Featuring Tim Lynch, Director, Project on Criminal Justice, Cato Institute; Michael Tanner, Senior Fellow, Cato Institute; and Matthew Feeney, Policy Analyst, Cato Institute; moderated by Peter Russo, Director, Congressional Affairs, Cato Institute.
For libertarians, the basic unit of social analysis is the individual. Individuals are, in all cases, the source and foundation of creativity, activity, and society. In the new issue of Cato Policy Report, Cato scholar David Boaz, author of The Libertarian Mind: A Manifesto for Freedom, explains the roles and rights of individuals in a free society, and cautions against a vision of a world in which individuals have no way to cooperate with others except through the state.
Two long wars, chronic deficits, the financial crisis, the costly drug war, the growth of executive power under Presidents Bush and Obama, and the revelations about NSA abuses, have given rise to a growing libertarian movement in our country – with a greater focus on individual liberty and less government power. David Boaz’s newly released The Libertarian Mind is a comprehensive guide to the history, philosophy, and growth of the libertarian movement, with incisive analyses of today’s most pressing issues and policies.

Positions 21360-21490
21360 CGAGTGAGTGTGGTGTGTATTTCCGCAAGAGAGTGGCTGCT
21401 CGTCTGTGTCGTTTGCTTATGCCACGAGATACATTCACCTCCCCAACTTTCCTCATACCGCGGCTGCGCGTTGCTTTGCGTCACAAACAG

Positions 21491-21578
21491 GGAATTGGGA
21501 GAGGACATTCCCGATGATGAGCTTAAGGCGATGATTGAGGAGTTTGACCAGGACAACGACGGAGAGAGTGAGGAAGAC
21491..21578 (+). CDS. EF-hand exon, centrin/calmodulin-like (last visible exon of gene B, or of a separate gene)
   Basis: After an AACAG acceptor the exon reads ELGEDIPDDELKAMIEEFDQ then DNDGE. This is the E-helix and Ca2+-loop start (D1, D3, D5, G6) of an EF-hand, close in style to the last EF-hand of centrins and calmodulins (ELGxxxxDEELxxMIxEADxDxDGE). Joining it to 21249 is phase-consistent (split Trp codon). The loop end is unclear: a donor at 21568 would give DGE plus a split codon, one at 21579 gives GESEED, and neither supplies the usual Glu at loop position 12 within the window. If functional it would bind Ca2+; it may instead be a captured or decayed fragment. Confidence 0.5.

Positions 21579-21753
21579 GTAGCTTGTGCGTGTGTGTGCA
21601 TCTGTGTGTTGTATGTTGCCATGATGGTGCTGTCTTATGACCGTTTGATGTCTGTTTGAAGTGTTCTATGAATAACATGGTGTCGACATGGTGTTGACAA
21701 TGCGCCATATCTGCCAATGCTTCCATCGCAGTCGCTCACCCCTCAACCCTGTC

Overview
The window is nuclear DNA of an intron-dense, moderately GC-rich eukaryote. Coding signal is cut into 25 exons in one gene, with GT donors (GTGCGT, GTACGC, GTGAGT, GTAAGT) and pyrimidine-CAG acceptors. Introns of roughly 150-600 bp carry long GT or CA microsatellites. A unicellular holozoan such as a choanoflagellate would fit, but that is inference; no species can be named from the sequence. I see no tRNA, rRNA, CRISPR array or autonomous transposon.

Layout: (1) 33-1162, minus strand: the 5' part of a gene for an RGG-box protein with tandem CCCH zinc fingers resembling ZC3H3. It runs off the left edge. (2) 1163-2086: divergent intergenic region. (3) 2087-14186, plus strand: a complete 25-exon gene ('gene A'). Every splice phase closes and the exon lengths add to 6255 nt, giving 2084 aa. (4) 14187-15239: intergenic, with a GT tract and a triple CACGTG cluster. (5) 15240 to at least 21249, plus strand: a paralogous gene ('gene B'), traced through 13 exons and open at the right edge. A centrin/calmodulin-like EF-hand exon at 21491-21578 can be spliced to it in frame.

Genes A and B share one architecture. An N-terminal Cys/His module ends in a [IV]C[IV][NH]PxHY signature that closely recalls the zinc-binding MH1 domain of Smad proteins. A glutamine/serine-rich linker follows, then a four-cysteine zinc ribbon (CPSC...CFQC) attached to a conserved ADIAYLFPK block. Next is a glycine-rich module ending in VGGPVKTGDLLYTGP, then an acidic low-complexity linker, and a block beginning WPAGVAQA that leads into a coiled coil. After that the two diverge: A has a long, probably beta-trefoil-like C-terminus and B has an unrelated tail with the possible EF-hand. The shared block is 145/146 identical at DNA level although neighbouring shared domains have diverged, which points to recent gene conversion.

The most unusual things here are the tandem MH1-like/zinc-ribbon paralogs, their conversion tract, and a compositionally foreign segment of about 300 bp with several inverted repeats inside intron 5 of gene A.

Featuring Timothy Lynch, Cato Institute; and Jeremy Rabkin, George Mason University Law School; moderated by Ilya Shapiro, Cato Institute.
The war on terror has presented U.S. courts with many thorny legal issues relating to civil liberties and national security. On December 5 the Supreme Court takes up the case of Boumediene v. Bush, which centers on the right of “enemy combatants” being held in Guantanamo Bay to have their detention reviewed by American civilian courts. On one hand, what right does the president have to hold people indefinitely without recourse to judicial review? On the other, does the Constitution really require that everyone picked up by our military in wartime have access to our courts? Fundamentally, how do you balance liberty and security during a war without end where the enemy doesn’t play by the traditional laws of war? Please join us for a spirited debate of these and related issues.